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Afterwards, Stephen Grady showed us the smokehouse.  This building, not 15 feet from the restaurant, has been standing for 25 years- it burned down once two years after the restaurant began.  The smells were terrific, and the building was well-organized, with plenty of Mr. Grady’s homemade vinegar barbecue sauce prepared and stocked.  With our bellies mostly full, we headed towards Lexington.






As we headed over to Lexington, there was a definite shift in the style of barbecue.  The meat is similarly cooked, but they cook the shoulder and butt instead of a whole hog cooking process.  Also, this was west of Chapel Hill,    and is where we begin to head into red sauce territory, but it is still fairly light and involves plenty of vinegar.  One more note on sauce- in Lexington, it is referred to as ‘dip’.  Here, the atmosphere was very friendly, and provided curb assistance- a honk from your car results in immediate service.  We opted for seating indoors, as at this point, almost any break from  the van is welcome.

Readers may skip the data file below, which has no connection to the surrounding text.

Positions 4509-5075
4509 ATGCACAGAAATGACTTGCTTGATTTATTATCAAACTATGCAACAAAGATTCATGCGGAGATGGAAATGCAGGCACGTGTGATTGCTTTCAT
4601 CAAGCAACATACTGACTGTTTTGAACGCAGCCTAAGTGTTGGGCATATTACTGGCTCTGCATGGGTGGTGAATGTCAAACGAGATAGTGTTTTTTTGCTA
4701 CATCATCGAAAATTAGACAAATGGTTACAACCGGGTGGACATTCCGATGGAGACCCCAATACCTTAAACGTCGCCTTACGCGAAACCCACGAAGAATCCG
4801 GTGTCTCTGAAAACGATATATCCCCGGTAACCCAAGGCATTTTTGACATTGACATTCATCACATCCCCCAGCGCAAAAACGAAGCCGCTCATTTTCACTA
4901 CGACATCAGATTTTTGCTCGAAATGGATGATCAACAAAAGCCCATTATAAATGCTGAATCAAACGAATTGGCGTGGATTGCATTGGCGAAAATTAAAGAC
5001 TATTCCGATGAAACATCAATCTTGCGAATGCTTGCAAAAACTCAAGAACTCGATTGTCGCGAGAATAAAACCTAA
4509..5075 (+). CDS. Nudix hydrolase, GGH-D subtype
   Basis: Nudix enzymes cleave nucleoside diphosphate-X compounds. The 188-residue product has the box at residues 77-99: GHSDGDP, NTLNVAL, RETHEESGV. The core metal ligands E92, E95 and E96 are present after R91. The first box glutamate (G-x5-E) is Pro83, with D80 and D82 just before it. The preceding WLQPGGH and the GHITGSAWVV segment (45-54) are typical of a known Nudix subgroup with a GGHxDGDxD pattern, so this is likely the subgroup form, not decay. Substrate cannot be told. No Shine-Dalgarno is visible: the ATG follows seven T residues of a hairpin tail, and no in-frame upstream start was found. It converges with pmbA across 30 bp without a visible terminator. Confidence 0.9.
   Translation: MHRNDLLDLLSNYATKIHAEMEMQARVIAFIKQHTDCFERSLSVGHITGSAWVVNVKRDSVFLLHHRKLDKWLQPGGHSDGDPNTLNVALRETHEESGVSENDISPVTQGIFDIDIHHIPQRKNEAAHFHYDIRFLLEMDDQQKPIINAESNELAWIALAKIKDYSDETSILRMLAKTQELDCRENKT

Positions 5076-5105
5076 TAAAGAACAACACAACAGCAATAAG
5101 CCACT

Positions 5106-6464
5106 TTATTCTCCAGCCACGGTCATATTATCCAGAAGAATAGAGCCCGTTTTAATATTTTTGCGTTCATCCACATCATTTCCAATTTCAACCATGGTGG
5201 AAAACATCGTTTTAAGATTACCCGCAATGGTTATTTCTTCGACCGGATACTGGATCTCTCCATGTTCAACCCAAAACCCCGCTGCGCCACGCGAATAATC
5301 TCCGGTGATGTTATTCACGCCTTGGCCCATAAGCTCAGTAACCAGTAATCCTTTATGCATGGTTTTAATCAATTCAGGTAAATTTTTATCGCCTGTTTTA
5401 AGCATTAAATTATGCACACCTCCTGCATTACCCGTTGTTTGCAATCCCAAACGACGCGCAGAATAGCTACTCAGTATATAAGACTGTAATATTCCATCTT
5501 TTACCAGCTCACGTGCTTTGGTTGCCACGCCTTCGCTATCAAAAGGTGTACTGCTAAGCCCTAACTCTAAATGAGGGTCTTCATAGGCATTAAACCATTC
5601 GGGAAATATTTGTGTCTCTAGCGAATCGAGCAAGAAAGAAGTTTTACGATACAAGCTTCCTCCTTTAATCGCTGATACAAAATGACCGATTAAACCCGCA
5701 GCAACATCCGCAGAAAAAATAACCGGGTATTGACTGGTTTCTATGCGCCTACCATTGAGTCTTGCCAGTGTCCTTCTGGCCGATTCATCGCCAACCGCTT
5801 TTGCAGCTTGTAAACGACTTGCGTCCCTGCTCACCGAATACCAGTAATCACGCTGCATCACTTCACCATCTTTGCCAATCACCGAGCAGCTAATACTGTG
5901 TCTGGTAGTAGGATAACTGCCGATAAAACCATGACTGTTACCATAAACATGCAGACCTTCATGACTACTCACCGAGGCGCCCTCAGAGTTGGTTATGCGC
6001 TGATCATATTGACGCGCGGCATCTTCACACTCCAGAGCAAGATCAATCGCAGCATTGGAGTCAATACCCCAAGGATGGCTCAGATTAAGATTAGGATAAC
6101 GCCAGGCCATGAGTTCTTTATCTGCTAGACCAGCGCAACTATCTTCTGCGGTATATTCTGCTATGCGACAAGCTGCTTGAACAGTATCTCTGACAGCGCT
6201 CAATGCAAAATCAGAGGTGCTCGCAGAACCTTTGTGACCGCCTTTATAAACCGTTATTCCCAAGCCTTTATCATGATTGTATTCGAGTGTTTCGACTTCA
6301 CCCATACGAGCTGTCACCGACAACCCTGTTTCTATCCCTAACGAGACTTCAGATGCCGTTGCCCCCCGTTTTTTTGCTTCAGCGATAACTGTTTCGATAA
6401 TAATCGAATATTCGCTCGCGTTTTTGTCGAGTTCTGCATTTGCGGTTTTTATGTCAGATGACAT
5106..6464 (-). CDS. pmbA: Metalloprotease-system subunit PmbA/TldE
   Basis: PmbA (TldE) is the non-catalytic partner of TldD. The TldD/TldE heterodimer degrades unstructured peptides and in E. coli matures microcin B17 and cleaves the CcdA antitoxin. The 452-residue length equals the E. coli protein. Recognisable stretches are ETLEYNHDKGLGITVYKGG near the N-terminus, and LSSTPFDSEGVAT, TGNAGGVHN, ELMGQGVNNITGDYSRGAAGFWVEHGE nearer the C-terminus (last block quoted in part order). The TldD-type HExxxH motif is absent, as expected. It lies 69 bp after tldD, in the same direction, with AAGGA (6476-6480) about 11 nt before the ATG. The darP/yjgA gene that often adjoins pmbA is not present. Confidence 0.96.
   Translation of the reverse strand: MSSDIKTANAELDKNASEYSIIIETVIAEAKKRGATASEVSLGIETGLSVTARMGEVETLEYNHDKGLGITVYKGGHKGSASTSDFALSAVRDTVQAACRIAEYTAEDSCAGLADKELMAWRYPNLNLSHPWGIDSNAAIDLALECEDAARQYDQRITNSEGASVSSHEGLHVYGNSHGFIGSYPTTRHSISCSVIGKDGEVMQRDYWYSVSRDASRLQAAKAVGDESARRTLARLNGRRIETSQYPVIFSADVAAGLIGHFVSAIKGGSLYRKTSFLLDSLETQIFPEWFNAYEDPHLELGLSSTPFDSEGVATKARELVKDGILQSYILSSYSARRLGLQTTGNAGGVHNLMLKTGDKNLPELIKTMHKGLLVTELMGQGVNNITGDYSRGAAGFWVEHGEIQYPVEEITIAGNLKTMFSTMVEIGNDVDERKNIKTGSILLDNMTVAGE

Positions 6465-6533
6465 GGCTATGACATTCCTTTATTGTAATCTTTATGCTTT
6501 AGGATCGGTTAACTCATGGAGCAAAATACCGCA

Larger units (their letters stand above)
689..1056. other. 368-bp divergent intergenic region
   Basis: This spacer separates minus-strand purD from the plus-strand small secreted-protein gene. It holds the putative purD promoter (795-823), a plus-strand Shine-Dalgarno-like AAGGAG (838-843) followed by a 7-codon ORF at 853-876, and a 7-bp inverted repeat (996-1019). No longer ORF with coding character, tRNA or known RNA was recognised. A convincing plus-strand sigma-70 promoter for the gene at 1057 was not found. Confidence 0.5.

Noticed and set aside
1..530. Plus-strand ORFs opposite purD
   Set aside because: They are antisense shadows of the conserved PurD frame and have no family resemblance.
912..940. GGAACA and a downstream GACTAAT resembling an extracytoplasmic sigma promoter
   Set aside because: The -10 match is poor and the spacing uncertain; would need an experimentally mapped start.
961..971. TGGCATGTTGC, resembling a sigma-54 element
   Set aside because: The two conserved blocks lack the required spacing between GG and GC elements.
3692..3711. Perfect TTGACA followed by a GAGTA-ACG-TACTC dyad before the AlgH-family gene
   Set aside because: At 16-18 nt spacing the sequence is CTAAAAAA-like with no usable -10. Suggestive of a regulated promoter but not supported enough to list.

Our waitress, Anne, was fantastic, and introduced us to our first taste of “Cheerwine”  (which I now crave).  We ordered hush puppies, BBQ cole slaw, chicken, and both roughly chopped pulled pork and sliced shoulder.  There was dip on the meat, and also two warmed servings on the side.  The meat was also just a bit smokier than we had eaten earlier, and this was the first time that we were able to try sliced shoulder, as well as pork that had been cooked by the shoulder and butt separately.  Both the roughly chopped and the sliced pork were amazing, as was the chicken, which was tender and lightly coated in barbecue sauce as well.